The Great Matheson Fire of 1916 — Canadian History I Missed

The Great Matheson Fire of 1916 — Canadian History I Missed

Yesterday I watched ‘And the Birds Rained’- It was a wonderful French Canadian film with subtitles after a book called: (‘Il pleuvait des oiseaux’). Stearing closely to the award-winning Jocelyne Saucier novel on which it’s based, this eco-friendly, elegantly delivered tale about the sunset changes in the lives of a trio of graybeards living in the woods. One involves Ted Boychuk who some say was killed, while others are sure he survived and continued to roam throughout the north. A photographer is trying to record images of all those who survived and is in search of hermits she has heard of, hoping that among them is Boychuk, her last subject. The author of the book was inspired by some paintings by members of the Group of Seven. None of them had experienced the fires first hand, but several painted the ravaged landscapes.

On July 29, 1916, fires which had been burning for some weeks around settlers’ clearings along the Timiskaming & Northern Ontario Railway were united by strong winds into one huge conflagration. Burning easterly along a 64 km front, it largely or completely destroyed the settlements of Porquis Junction, Iroquois Falls, Kelso, Nushka, Matheson, and Ramore. It also partially razed the hamlets of Homer and Monteith, while a smaller fire caused widespread damage in and around Cochrane. It took an estimated 223 lives, more than any other forest fire in Canadian history, and led to the development of improved techniques and legislation for the prevention and control of forest fires. I had no idea about this part of Canadian history– so I thought I would document it.

Bob and Maggie knew they didn’t have much time.  The fire was raging toward them from the other side of the lake and it was big.  And a small lake is no match for a forest fire.  The fire jumps from shore to shore with its searing heat like nothing is in the way.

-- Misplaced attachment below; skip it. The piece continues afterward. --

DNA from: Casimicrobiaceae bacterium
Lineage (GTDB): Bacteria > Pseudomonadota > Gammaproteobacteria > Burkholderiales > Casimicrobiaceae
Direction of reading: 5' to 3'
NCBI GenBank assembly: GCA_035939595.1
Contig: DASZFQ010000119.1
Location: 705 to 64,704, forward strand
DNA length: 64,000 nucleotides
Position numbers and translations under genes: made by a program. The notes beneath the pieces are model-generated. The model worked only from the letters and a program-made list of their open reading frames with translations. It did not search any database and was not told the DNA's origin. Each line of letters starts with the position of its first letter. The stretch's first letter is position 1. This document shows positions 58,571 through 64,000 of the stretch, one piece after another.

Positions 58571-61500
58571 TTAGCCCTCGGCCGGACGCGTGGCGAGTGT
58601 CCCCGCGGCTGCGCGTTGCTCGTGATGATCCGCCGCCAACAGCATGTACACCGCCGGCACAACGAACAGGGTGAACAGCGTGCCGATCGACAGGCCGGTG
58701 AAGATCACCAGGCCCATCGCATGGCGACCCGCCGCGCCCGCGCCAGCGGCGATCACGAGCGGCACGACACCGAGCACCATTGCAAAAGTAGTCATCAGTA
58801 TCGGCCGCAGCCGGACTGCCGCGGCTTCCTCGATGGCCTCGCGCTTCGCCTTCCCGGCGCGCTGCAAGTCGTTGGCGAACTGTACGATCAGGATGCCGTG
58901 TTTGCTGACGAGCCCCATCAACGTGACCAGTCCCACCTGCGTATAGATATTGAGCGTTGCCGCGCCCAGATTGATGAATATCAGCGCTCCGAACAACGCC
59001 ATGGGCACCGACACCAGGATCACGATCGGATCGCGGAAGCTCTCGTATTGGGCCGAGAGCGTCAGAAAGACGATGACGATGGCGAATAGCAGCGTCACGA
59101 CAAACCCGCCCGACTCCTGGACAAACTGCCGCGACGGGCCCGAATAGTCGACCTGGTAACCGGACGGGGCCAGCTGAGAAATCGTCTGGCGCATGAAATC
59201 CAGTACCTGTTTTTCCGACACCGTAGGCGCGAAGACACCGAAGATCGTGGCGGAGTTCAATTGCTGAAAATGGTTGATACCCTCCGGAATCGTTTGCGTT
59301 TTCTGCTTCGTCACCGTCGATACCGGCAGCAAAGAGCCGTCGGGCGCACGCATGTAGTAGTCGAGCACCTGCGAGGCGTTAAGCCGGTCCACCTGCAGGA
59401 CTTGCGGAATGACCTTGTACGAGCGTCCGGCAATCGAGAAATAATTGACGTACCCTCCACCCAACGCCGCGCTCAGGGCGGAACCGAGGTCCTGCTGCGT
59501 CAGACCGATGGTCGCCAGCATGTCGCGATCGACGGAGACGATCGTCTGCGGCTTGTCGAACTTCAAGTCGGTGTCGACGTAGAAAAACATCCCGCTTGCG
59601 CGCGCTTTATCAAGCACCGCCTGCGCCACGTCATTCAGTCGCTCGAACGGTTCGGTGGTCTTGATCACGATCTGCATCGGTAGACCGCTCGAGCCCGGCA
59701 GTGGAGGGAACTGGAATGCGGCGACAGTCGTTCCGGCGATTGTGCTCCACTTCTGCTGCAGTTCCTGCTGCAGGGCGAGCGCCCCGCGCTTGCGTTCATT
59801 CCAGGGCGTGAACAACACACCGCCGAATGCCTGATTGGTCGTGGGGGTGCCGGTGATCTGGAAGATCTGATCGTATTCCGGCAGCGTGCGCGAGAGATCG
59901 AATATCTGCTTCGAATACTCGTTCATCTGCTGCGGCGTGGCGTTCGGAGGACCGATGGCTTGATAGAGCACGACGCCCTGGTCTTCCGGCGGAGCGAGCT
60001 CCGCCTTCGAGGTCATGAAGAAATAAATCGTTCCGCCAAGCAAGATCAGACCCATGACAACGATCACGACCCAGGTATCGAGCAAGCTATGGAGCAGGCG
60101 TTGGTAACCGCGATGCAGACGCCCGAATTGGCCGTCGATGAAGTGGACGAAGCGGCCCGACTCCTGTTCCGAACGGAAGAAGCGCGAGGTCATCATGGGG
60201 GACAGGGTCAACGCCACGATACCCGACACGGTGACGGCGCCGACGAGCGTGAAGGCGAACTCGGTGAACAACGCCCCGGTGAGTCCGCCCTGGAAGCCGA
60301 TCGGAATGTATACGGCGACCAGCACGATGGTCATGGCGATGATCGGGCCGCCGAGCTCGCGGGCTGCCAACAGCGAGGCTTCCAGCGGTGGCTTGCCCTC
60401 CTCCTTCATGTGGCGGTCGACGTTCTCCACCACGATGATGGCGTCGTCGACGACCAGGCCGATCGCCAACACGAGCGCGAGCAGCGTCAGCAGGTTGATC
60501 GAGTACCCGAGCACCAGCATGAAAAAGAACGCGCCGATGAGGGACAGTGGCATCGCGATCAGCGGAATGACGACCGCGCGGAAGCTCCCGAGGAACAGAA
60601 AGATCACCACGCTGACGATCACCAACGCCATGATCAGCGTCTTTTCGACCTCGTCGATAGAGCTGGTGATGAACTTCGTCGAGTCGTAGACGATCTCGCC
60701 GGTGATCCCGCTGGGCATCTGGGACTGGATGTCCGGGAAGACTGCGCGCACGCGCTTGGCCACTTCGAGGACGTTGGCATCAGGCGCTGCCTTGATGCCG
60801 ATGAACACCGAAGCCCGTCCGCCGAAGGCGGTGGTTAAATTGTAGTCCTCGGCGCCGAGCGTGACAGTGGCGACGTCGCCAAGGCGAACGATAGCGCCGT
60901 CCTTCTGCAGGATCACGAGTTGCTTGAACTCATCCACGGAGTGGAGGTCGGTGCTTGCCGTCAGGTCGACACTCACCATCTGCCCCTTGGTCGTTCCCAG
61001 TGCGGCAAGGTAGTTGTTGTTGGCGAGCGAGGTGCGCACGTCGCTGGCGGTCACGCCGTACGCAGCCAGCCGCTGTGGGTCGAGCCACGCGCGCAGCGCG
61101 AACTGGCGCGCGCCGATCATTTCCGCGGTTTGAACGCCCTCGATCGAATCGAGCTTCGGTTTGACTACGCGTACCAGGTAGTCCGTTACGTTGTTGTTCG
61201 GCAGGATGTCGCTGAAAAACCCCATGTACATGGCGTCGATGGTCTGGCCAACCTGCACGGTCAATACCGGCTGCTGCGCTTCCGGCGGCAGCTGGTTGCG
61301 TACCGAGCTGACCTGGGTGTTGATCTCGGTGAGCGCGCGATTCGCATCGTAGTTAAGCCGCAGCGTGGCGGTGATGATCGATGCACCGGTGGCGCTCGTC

The fire was almost upon them, the smoke had turned day into night and they could hear the roar.  No cars.  No telephone.  No first responders to airlift them out.

They argued with their neighbours who planned to hide in the cellar of their home.  But to no avail. They parted ways with their neighbours; Bob and Maggie headed for the lake.  They waded in up to their chests and Bob told Maggie to get ready to hold her breath and go under the water when he gave the word.

Bob and Maggie headed for the lake.  And in chest high water, Bob waited until the last moment to give the word as the fire leapt across the lake. They went under the water and held their breath as long as they could stand it while the fire passed over their heads.   Maggie came up first, then Bob.  Maggie’s eyes were scorched by the smoke and burning sap and she was blind.  But they survived.

The neighbours who hid in their cellar all perished. In all, 223 people lost their lives in the Great Fire of 1916, the worst in Canadian history.  That was the official death toll – some estimates were much higher.

AND THE BIRDS RAINED DOWN (Louise Archambault). 125 minutes. Subtitled. Opens Friday (January 24). See listing. Rating: NNNN
The Ottawa Journal
Ottawa, Ontario, Canada
02 Aug 1916, Wed  •  Page 1
The Ottawa Journal
Ottawa, Ontario, Canada
02 Aug 1916, Wed  •  Page 1
Edmonton Journal
Edmonton, Alberta, Canada
02 Aug 1916, Wed  •  Page 3

it’s on Crave right now

Dr Albert Lauder Kinsey & the Great Fire of 1916

30th Anniversary Carleton Place Disaster– The Ottawa Citizen June 1 1940

The Hysteria and Overbooking of Hayley’s Comet 1910

The Titanic Disaster according to the Almonte Gazette

Did You Know About the Crotch Lake Disaster?

The Titanic of a Railway Disaster — Dr. Allan McLellan of Carleton Place

Fred Gauthier Survivor — 6 Months 1 Day –1942 Almonte Train Wreck – Vern Barr

Lanark County Hand Typed Notes –Burnt Lands

What Do You Know About the Burnt Lands?

Ottawa Valley’s Great Fire of 1870

The Carleton Place Affiliation to the Titanic — The Rest of the Story

About lindaseccaspina

Before she laid her fingers to a keyboard, Linda was a fashion designer, and then owned the eclectic store Flash Cadilac and Savannah Devilles in Ottawa on Rideau Street from 1976-1996. She also did clothing for various media and worked on “You Can’t do that on Television”. After writing for years about things that she cared about or pissed her off on American media she finally found her calling. She is a weekly columnist for the Sherbrooke Record and documents history every single day and has over 6500 blogs about Lanark County and Ottawa and an enormous weekly readership. Linda has published six books and is in her 4th year as a town councillor for Carleton Place. She believes in community and promoting business owners because she believes she can, so she does.

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